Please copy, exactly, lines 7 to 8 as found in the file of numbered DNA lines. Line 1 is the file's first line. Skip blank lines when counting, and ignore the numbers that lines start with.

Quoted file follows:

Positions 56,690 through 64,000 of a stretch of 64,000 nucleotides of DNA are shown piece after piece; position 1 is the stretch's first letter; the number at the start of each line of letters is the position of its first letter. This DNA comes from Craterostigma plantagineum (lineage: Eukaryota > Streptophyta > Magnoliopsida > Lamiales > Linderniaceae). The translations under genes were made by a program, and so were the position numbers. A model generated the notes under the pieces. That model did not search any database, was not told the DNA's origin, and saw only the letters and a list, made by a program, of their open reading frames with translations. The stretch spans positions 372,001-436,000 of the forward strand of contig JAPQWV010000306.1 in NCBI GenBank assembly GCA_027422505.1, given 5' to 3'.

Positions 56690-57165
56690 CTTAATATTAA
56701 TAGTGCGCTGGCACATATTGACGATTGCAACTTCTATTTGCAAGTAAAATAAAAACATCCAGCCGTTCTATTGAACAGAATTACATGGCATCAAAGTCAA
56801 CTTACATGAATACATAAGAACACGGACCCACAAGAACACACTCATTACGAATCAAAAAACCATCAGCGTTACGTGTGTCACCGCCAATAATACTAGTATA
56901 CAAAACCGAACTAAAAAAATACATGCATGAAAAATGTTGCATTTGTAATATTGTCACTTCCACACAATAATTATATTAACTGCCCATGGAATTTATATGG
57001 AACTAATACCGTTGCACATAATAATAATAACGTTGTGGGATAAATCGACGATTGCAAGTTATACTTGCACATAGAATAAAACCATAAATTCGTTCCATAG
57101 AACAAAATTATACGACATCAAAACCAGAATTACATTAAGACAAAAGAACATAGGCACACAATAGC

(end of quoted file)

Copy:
57001 AACTAATACCGTTGCACATAATAATAATAACGTTGTGGGATAAATCGACGATTGCAAGTTATACTTGCACATAGAATAAAACCATAAATTCGTTCCATAG
57101 AACAAAATTATACGACATCAAAACCAGAATTACATTAAGACAAAAGAACATAGGCACACAATAGC